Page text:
Colorectal cancer is one of the most easily prevented cancers if discovered early through a colonoscopy.
I can speak personally to the importance of being tested for colorectal cancer. It has been fourteen years since I was found to have colorectal cancer. In 2005, the cancer was detected during a colonoscopy. I am doing great with no reoccurrence after undergoing chemotherapy, radiation and surgery in 2005 and 2006. I am very lucky and happy to be alive.
Living a healthy life reduces the statistical chance of getting colon cancer, but it can still occur. I did not have any cancer risk factors, and yet I got colorectal cancer. I don’t smoke, I am not obese, I eat healthy, I drink in moderation and I exercise daily. So early detection is necessary for everyone. And a screening colonoscopy should be done right away, if you have any changes in bowel habits, such as stomach discomfort, excess gas, bloody stools, and/or unexplained weight loss.
Colorectal cancer in the U.S.
Colorectal cancer is the third leading cause of cancer deaths in the United States. Each year, there are about 50,000 deaths from colorectal cancer and about 150,000 new cases detected. The lifetime risk of developing colorectal cancer is about 5 percent, 1 in 20. The risk is slightly higher in men than women.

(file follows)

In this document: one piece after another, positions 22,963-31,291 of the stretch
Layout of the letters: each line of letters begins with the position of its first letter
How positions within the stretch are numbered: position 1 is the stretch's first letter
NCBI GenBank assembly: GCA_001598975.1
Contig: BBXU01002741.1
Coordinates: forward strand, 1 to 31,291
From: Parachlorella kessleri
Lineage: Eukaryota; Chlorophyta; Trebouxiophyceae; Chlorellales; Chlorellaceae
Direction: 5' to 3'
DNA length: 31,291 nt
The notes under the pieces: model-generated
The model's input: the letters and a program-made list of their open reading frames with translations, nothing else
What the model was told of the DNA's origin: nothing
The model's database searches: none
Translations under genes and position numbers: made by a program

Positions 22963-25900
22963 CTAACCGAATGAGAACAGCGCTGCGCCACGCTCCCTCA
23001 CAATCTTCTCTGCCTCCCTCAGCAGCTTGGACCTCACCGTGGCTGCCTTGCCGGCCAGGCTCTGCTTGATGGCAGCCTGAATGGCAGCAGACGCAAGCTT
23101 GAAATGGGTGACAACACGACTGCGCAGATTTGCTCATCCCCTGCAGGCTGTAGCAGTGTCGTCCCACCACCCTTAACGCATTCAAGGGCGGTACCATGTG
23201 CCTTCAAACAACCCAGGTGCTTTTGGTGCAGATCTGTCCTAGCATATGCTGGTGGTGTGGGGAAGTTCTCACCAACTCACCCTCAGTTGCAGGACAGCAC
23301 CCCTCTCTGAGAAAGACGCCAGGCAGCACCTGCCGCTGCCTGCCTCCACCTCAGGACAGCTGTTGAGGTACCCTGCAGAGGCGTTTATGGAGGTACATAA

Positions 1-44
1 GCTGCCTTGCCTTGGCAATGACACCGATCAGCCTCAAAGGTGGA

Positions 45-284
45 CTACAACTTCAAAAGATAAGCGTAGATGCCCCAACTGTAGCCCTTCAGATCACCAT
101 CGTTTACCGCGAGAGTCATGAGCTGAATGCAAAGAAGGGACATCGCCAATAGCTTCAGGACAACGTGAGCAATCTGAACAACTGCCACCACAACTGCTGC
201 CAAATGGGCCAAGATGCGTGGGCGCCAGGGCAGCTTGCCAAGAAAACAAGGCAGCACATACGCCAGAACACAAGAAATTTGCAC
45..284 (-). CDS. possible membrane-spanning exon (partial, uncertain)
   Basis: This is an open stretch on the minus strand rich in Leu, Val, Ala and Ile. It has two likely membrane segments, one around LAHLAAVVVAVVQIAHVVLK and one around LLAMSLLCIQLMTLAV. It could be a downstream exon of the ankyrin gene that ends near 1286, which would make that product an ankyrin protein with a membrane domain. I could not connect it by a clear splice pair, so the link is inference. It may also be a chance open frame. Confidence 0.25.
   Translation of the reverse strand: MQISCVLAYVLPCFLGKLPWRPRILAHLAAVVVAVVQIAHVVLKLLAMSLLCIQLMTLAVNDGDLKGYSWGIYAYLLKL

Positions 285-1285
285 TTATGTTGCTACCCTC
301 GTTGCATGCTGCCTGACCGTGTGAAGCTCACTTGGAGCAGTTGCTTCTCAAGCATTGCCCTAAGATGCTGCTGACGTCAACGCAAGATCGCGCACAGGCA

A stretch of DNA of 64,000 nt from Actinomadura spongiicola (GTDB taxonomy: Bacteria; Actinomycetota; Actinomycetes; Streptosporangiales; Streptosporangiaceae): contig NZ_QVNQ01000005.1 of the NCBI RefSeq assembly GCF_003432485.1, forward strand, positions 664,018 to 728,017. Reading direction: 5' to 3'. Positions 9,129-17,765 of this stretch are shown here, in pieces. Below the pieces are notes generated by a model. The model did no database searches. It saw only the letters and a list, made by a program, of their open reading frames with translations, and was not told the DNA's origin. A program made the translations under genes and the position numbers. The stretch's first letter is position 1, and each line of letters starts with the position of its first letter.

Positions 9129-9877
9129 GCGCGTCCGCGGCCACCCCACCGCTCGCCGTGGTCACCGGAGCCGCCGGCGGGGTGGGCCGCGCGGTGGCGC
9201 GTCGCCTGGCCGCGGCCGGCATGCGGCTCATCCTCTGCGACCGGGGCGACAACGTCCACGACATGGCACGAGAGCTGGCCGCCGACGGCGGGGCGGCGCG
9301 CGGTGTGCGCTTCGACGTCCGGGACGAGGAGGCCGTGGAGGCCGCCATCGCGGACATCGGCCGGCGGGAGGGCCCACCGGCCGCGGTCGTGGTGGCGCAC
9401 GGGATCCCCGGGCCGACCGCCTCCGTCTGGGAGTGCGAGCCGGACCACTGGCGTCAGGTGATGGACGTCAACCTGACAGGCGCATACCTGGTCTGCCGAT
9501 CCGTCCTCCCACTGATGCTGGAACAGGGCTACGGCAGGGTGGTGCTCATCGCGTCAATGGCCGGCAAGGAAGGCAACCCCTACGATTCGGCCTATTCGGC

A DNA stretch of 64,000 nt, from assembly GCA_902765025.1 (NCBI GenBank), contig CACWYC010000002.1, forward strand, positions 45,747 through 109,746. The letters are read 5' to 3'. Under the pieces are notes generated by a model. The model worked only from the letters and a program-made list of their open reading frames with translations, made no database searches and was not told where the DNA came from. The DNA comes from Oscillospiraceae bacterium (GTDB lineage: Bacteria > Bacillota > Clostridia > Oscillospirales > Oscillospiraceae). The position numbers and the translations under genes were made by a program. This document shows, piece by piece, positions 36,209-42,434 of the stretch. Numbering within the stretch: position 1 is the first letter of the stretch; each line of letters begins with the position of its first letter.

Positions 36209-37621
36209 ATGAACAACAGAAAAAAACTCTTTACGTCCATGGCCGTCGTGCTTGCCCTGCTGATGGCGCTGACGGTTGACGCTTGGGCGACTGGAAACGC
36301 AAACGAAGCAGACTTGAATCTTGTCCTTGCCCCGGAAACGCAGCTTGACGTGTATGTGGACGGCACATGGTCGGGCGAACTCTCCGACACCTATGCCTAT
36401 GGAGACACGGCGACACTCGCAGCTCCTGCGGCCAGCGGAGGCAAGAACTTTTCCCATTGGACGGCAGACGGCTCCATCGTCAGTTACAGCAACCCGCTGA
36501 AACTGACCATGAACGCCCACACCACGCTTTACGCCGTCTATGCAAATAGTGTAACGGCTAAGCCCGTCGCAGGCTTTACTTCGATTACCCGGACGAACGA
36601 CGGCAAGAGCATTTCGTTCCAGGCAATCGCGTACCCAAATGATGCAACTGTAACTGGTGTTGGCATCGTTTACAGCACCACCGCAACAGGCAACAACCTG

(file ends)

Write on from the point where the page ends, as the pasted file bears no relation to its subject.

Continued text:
Younger adults can develop colorectal cancer, but the chances increase dramatically after age 55: about seven out of 10 people diagnosed with colorectal cancer are over 55 years old. However, a recent study has showed a sharp increase in rate on colon and rectal cancer in younger age groups. Over the last 20 years the colon cancer rates have increased between 1 and 2 percent per year for Americans in their 20s and 30s. Rectal cancer rates have increased 3 percent per year in the 20-30-year age group and 2 percent annually for those ages 40 to 54. This is a dramatic increase in younger patients. Three in ten cases of rectal cancer are now diagnosed in patients younger than 55, which is double the proportion from 1990. Meanwhile, rectal cancer rates in Americans ages 55 and older have continually dropped over the last 40 years, due to an increase in preventive colonoscopies in adults over 50.